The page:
What's a Halloween display without a jack-o'-lantern?! Ophelia wouldn't hear of it!
I've seen many techniques used online and in books for making hollow pumpkins from polymer clay. Most often something is baked inside: styrofoam, foil or a glass marble. Each of these has pros and cons. The styrofoam just seems noxious to bake, but maybe I'm wrong. The glass marble can cause breakage when you try to remove it, which makes me worry about all the effort to make it look good being ruined in an instant. The foil doesn't seem the easiest to remove, but it seems the least noxious and easier than the marble...so that's the way I went.
I used Fimo ochre clay around the foil ball and then added Fimo cognac clay around the clay ball. This way, the inside would be lighter than the outside once carved.
I added lines and texture but decided to carve my pumpkin after baking to minimize handling while the clay was pliable. I did plan to leave one or two of the pumpkins intact just for decoration, but I made all three the same way just in case.
I used pastels to color the clay before baking to deepen the color and emphasize the sculpted lines. Here they are after baking.
After the clay cooled, I cut the removable top, removed the foil innards and carved the pumpkin face. None of these things proved easily done. The clay was thicker and harder than I thought it would be. It didn't ruin the illusion in the end, but I ended up making only this one for lack of time.
I used a grape stem for the top, an idea I saw on Joann Swanson's blog. I used the larger main stem, though, and it was still green. I microwaved it to dry it out, and bleh...did it ever smell bad. Hahahaha
After gluing the stems on, I brushed on a thin coat of Sculpey satin glaze, even on the stems to seal them. It gives them a wonderfully realistic waxy finish. :D It also disguises the cutting and carving marks.
I drilled a hole in the bottom for the LED.
These are flickering LEDs from Evan Designs. They attach to a 3V battery adapter with a switch and come in yellow or orange. I bought both colors since I wasn't sure which would look better, or if I would want a combination of the two. And, because Lyssa told me to get both. :D I ended up using a single orange bulb for my jack-o'-lantern. It ended up being the better color of the two and plenty bright on its own.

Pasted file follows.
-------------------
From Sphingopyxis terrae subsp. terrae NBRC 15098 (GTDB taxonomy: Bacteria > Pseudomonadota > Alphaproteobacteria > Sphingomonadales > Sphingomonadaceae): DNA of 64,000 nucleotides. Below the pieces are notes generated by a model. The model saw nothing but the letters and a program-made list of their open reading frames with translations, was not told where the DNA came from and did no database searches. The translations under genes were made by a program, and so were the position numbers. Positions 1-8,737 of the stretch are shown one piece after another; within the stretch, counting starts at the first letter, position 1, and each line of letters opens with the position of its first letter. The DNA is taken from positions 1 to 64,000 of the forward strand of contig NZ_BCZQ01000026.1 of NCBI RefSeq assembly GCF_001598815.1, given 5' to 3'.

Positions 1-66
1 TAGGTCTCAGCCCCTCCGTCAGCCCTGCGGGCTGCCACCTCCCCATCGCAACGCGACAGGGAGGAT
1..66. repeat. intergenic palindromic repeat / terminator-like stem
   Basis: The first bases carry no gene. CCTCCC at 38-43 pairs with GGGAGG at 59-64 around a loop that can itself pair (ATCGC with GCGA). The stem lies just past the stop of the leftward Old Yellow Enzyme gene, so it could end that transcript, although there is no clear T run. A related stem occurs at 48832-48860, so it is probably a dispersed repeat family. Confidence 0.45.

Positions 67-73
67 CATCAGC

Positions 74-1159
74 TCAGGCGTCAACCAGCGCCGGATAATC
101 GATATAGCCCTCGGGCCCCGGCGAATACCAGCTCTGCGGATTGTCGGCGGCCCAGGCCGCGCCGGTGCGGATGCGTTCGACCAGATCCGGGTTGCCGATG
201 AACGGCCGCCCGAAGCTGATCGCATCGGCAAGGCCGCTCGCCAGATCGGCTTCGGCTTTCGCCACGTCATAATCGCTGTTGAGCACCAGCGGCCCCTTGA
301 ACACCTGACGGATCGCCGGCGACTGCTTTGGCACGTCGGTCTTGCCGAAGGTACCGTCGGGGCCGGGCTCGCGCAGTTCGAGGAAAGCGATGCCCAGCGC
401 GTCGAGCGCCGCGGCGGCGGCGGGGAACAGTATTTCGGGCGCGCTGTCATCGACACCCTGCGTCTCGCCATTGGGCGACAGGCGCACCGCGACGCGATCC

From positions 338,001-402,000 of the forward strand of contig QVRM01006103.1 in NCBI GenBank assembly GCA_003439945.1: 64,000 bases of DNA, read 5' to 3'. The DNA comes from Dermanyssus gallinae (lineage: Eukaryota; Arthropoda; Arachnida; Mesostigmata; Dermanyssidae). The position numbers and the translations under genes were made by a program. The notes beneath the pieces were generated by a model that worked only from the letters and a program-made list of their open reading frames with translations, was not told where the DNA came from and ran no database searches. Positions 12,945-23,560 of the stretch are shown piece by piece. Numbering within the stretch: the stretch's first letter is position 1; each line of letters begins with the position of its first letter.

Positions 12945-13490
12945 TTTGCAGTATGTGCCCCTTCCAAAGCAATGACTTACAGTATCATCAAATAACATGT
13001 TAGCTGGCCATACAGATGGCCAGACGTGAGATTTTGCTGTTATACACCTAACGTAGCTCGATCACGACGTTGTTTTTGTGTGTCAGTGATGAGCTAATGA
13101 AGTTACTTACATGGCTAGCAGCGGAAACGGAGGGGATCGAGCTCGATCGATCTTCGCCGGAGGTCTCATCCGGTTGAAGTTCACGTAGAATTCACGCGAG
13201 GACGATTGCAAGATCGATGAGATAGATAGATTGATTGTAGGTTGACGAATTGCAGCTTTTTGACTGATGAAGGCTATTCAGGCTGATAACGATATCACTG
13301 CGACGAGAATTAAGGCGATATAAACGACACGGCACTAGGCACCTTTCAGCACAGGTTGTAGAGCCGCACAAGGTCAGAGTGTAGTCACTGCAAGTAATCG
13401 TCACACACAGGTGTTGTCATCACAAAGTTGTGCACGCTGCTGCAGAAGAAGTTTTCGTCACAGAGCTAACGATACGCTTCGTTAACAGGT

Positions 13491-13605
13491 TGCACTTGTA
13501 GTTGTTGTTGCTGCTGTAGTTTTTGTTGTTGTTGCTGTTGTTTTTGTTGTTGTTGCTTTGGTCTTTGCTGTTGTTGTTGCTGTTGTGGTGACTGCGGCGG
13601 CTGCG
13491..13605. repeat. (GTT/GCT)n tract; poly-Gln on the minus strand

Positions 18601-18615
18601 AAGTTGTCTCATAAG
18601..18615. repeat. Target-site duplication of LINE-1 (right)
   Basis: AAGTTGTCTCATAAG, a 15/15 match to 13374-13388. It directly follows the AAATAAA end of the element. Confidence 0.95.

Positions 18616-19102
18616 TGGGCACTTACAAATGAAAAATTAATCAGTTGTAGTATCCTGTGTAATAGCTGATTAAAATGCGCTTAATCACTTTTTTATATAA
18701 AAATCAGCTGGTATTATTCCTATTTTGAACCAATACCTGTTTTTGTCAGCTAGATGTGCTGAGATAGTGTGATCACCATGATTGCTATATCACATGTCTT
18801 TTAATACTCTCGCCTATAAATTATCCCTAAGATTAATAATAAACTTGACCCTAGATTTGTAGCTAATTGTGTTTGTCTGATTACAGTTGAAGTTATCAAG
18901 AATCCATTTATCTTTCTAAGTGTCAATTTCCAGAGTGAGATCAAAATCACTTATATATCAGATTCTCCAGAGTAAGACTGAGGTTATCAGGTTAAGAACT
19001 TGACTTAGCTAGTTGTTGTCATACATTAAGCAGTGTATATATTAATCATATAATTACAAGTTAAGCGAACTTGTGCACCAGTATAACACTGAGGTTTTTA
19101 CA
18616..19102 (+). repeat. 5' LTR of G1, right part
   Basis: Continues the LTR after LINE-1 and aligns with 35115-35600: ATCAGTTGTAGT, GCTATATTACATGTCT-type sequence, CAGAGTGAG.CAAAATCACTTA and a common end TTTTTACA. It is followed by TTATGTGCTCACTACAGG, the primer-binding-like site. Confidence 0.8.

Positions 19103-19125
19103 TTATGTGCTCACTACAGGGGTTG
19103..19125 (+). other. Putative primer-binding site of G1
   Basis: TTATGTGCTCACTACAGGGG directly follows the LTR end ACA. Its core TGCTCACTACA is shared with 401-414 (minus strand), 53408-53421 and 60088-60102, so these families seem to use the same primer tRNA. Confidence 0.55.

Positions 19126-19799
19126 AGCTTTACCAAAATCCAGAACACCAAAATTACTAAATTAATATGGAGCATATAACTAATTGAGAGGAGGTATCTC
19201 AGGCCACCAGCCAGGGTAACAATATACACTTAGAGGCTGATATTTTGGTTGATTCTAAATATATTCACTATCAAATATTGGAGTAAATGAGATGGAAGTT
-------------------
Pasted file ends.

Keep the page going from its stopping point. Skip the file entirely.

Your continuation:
I had already run the wire through the foundation so I could operate the switch in the cellar doors. Here's the battery and switch in the cellar.
The light is on and pumpkins are in place! Hooray!
I think this requires a movie. ;D I apologize for the poor quality of the video, but it's the best my camera will do. At least you get to see the flickering LED!
I will definitely use these flickering lights for the parlor fireplace, too. That wiring will be an easier endeavor to accomplish, though.
Hope your migraine has gone for good!
Have a great, busy weekend,
Patrick from Thailand
This year I tried it with foil, but my first attempt fell apart because the foil was too thick to pull out. So I tried making a form out of baked Sculpey, wrapped that in foil, and then made the pumpkin around it. That worked out as well the marble. >< I'm guess I'm stuck a one per year right now.
I like the flickering light. Even when it's just a still photo, it really adds to the scene.
Reading how difficult it was to carve it after baked and also to remove the foil inside, I thought I'd might try two things if I try to make something similar: use paper instead of aluminum foil (you can always soak the pumpkin to 'melt' the paper later - and inside the polymer clay paper can be baked safely) and use a dental drill tip with dremer tool for carving. (micromark has those). I wonder if those adjustments would make things easier or just mess things up, lol!
The paper ball might not be a bad thing to try. The foil wasn't difficult, but there were sections that got caught in the baked clay. I just had to pull hard and was afraid of breaking the outer shell. I would worry about using power tools on something you're holding in your hand. If there was a way to hold the pumpkin without leaving tool marks, then it might be an option. It was precarious enough using a sharp blade on it.